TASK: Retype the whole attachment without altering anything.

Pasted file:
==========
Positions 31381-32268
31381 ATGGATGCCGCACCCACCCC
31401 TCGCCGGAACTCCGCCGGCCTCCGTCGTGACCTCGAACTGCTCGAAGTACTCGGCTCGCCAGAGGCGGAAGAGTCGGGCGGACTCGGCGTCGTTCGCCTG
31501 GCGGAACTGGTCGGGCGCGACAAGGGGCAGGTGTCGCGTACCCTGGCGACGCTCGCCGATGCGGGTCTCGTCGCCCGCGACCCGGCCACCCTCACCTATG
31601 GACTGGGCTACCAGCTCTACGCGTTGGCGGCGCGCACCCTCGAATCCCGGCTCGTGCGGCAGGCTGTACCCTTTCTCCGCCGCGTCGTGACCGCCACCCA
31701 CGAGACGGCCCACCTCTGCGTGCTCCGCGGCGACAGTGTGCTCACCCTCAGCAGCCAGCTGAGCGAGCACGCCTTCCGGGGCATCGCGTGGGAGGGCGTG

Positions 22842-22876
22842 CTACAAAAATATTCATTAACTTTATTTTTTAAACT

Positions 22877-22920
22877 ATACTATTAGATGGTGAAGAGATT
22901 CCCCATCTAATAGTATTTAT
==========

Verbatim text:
Positions 31381-32268
31381 ATGGATGCCGCACCCACCCC
31401 TCGCCGGAACTCCGCCGGCCTCCGTCGTGACCTCGAACTGCTCGAAGTACTCGGCTCGCCAGAGGCGGAAGAGTCGGGCGGACTCGGCGTCGTTCGCCTG
31501 GCGGAACTGGTCGGGCGCGACAAGGGGCAGGTGTCGCGTACCCTGGCGACGCTCGCCGATGCGGGTCTCGTCGCCCGCGACCCGGCCACCCTCACCTATG
31601 GACTGGGCTACCAGCTCTACGCGTTGGCGGCGCGCACCCTCGAATCCCGGCTCGTGCGGCAGGCTGTACCCTTTCTCCGCCGCGTCGTGACCGCCACCCA
31701 CGAGACGGCCCACCTCTGCGTGCTCCGCGGCGACAGTGTGCTCACCCTCAGCAGCCAGCTGAGCGAGCACGCCTTCCGGGGCATCGCGTGGGAGGGCGTG

Positions 22842-22876
22842 CTACAAAAATATTCATTAACTTTATTTTTTAAACT

Positions 22877-22920
22877 ATACTATTAGATGGTGAAGAGATT
22901 CCCCATCTAATAGTATTTAT